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    • C12N2795/00Bacteriophages
    • C12N2795/00011Bacteriophages
    • C12N2795/10011Bacteriophages dsDNA Bacteriophages
    • C12N2795/10311Siphoviridae
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    • C12N2795/00Bacteriophages
    • C12N2795/00011Bacteriophages
    • C12N2795/10011Bacteriophages dsDNA Bacteriophages
    • C12N2795/10311Siphoviridae
    • C12N2795/10371Demonstrated in vivo effect
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    • C12Y304/00Hydrolases acting on peptide bonds, i.e. peptidases (3.4)

Abstract

The treatment of endophthalmitis is challenging due to the emergence of MDR bacteria. We evaluated the therapeutic potential of Ply187AN-KSH3b, a chimeric phage endolysin derived from the Ply187 prophage in a mouse model of Staphylococcus aureus endophthalmitis. The endolysin was injected intravitreally in C57BL/6 mouse eyes at 6 h and 12 h post S. aureus infection. The disease progression was monitored by ophthalmoscopic, electroretinography, histological, cell death and microbiological parameters. Expression of cytokines/chemokines and cellular infiltration was assessed. Intravitreal injection of chimeric Ply187AN-KSH3b (both at 6 and 12 h post infection) significantly improved the outcome of staphylococcal endophthalmitis, preserved retinal structural integrity, and maintained visual function. Phage lysin treatment significantly reduced the bacterial burden and the levels of inflammatory cytokines and neutrophil infiltration in the eyes. This is the first study demonstrating the therapeutic use of phage-based antimicrobials in ocular infections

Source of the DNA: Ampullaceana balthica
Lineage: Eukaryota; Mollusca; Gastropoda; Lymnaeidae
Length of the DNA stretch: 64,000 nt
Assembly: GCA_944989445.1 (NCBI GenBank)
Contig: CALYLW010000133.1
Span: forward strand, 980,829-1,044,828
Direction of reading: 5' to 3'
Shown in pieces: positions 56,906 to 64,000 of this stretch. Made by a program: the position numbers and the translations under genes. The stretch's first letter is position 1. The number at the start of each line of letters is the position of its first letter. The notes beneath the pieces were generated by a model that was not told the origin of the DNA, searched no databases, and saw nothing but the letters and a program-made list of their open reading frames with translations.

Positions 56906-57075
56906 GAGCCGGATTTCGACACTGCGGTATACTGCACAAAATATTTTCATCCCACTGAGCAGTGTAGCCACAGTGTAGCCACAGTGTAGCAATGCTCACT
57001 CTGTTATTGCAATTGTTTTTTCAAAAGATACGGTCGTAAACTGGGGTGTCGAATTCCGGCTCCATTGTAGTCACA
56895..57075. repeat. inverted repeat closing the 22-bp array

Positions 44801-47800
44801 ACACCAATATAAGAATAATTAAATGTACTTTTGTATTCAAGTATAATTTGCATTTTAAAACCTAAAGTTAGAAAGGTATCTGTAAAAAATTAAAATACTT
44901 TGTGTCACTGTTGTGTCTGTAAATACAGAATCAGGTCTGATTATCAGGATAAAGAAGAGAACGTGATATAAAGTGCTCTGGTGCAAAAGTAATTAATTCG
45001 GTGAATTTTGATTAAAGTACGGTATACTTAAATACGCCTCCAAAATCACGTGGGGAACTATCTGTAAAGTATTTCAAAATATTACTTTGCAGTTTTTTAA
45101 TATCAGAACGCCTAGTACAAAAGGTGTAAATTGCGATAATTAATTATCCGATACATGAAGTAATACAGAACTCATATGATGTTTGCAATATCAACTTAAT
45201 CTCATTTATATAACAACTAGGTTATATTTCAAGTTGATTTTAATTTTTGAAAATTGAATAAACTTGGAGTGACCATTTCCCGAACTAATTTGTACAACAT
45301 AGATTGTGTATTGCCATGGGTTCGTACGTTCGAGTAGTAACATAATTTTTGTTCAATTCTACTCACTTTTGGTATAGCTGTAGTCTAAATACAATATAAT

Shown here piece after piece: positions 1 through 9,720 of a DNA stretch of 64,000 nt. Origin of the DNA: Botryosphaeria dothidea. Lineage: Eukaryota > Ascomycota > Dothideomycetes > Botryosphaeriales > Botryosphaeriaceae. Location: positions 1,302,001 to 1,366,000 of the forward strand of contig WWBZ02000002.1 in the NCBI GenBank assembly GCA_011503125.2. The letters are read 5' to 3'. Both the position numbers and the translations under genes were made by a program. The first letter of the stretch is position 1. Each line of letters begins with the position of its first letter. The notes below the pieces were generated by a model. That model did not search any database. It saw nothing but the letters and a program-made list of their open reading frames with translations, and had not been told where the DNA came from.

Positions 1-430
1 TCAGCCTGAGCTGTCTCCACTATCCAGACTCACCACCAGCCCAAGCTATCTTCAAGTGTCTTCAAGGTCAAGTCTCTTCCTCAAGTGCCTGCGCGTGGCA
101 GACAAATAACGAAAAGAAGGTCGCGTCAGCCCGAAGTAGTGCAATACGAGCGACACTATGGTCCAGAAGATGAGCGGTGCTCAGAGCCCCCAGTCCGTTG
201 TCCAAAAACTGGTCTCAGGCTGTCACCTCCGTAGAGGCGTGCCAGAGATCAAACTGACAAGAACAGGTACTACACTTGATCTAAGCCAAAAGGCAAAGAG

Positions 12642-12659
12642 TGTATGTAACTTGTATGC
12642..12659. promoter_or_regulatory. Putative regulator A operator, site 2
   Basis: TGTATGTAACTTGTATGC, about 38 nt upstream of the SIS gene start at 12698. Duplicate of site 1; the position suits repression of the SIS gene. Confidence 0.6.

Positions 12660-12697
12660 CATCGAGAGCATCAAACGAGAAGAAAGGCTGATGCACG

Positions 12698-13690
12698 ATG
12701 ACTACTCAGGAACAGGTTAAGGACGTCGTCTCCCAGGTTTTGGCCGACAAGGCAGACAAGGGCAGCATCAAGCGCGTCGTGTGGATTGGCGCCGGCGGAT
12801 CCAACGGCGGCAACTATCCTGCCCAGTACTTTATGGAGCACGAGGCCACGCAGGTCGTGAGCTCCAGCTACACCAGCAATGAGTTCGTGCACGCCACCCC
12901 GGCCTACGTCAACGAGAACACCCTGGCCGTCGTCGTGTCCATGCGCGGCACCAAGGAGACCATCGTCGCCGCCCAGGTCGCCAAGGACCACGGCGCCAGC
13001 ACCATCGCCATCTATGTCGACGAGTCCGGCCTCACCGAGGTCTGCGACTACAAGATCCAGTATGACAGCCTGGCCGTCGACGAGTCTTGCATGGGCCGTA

Description

    BACKGROUND OF THE INVENTION
  • 1. Field of the Invention